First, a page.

Philadelphia Poised to Restrict Salary History Questions in Hiring Process

Author: David B. Weisenfeld, XpertHR Legal Editor

UPDATE: The US District Court for the Eastern District of Pennsylvania has entered an order postponing enforcement of this law pending the outcome of the Chamber of Commerce for Greater Philadelphia's request for an injunction.

December 22, 2016

A new Philadelphia law would ban employers from asking job applicants about their salary history, subject to very limited exceptions. The Philadelphia City Council unanimously passed the Wage History Ordinance, which not only restricts salary history questions but also prohibits employers from conducting independent research to find an applicant's salary history.

Massachusetts and California have passed similar laws, but Philadelphia will become the first city in the nation with a so-called wage history law if the measure is signed by Mayor Jim Kenney as expected.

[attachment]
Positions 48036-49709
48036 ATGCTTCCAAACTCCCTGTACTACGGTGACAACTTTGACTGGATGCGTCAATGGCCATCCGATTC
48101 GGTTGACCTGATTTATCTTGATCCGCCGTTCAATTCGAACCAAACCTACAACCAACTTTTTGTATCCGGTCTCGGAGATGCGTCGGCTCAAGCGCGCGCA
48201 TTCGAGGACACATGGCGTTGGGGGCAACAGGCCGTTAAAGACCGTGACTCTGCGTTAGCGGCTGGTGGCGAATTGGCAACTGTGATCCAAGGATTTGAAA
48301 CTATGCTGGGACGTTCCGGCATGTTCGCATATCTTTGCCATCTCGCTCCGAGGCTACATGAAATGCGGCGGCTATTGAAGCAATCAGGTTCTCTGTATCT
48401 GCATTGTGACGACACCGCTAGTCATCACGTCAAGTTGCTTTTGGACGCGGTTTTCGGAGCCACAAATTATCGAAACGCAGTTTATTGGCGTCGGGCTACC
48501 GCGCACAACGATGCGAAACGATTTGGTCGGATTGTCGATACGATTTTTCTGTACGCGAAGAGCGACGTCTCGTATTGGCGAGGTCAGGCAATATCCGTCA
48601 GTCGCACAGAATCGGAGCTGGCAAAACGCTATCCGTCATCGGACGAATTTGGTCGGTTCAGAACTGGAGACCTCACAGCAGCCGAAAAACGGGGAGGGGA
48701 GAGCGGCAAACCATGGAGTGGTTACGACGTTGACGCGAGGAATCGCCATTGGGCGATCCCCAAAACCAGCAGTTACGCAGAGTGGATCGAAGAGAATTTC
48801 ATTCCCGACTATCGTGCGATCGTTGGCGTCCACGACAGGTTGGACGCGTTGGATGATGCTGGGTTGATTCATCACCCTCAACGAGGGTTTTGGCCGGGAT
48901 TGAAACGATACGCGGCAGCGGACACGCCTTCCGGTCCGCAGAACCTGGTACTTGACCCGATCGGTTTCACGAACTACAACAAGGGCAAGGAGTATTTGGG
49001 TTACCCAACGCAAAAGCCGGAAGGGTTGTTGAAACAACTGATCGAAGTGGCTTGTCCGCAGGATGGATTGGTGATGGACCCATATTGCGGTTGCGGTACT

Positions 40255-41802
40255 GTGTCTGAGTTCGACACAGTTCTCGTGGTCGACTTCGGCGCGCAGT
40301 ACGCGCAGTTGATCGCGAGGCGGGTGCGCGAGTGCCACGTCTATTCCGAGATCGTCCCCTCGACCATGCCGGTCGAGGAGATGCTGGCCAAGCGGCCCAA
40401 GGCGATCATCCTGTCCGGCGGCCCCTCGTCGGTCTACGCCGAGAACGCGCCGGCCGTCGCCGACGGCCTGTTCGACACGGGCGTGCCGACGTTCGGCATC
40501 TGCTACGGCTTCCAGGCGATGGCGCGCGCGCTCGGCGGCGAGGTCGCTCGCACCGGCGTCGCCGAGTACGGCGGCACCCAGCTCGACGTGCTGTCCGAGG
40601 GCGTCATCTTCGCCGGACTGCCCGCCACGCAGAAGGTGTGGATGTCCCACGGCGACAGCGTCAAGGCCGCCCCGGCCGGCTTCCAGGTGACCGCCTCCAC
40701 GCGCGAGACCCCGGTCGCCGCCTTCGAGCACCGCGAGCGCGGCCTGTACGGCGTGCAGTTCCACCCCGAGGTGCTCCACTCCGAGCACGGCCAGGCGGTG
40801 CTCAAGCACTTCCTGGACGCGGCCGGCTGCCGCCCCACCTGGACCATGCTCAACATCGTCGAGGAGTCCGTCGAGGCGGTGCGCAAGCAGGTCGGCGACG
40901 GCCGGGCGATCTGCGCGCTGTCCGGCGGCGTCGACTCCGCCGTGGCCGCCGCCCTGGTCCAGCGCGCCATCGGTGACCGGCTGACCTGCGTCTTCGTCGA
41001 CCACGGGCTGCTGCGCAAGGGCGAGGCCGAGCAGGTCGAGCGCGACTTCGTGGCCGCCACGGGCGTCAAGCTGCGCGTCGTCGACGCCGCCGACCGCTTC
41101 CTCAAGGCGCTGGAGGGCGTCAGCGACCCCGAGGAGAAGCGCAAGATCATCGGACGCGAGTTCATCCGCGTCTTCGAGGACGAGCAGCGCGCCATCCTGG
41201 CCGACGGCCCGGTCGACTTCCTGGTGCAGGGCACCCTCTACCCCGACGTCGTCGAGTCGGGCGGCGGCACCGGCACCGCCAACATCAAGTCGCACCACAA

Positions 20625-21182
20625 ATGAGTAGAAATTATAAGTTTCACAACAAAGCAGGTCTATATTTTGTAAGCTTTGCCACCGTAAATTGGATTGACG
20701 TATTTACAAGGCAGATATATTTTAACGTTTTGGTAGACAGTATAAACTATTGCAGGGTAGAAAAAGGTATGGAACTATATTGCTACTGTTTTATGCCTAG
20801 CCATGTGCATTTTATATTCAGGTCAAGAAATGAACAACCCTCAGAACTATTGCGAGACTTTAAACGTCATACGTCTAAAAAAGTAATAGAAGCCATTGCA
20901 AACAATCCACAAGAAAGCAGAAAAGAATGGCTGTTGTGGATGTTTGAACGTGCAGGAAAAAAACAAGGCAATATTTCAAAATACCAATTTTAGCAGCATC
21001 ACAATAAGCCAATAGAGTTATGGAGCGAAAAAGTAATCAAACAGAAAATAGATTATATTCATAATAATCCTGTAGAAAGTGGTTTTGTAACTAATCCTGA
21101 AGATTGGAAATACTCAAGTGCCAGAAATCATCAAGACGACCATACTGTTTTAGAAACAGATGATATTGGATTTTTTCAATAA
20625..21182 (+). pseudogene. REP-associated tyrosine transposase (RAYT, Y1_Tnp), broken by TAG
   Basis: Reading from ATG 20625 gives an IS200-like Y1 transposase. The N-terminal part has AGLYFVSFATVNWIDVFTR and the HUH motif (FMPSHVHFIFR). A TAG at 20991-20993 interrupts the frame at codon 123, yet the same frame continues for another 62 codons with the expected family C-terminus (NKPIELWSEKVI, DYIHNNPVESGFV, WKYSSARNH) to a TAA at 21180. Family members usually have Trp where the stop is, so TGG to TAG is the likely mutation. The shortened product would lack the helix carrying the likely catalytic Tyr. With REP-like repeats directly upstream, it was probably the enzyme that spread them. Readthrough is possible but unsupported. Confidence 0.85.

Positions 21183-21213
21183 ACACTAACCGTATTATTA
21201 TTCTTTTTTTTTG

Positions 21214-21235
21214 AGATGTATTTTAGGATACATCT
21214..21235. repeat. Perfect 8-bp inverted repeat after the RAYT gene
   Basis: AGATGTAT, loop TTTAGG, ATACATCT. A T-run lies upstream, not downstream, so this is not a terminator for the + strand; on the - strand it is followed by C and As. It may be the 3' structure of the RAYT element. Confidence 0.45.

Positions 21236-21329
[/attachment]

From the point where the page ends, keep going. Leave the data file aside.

A spokesman for Mayor Kenney said, "The mayor looks forward to signing this bill, as we believe this will help narrow the wage gap by eliminating what is an implicit bias against lower-paid workers when employers ask for wage history." Once the ordinance is signed, it will take effect after 120 days, likely in April 2017.

The Philadelphia City Council took action based on statistics showing that Pennsylvania women are paid 79 cents for every dollar men make for performing similar work, while African-American women are paid 68 cents for every dollar men earn.

Unlike the Massachusetts law, the Philadelphia measure does not bar employees from asking about or discussing information about their own wages or the salaries of their co-workers.

However, the Philadelphia ordinance includes an anti-retaliation provision barring employers from taking adverse action against a job applicant or employee for refusing to answer a salary history question. It also provides a private right of action for prospective employees who feel they have been victimized.

The ordinance provides an exception allowing for wage history questions where a federal, state or local law specifically authorizes the verification of wage history for employment purposes.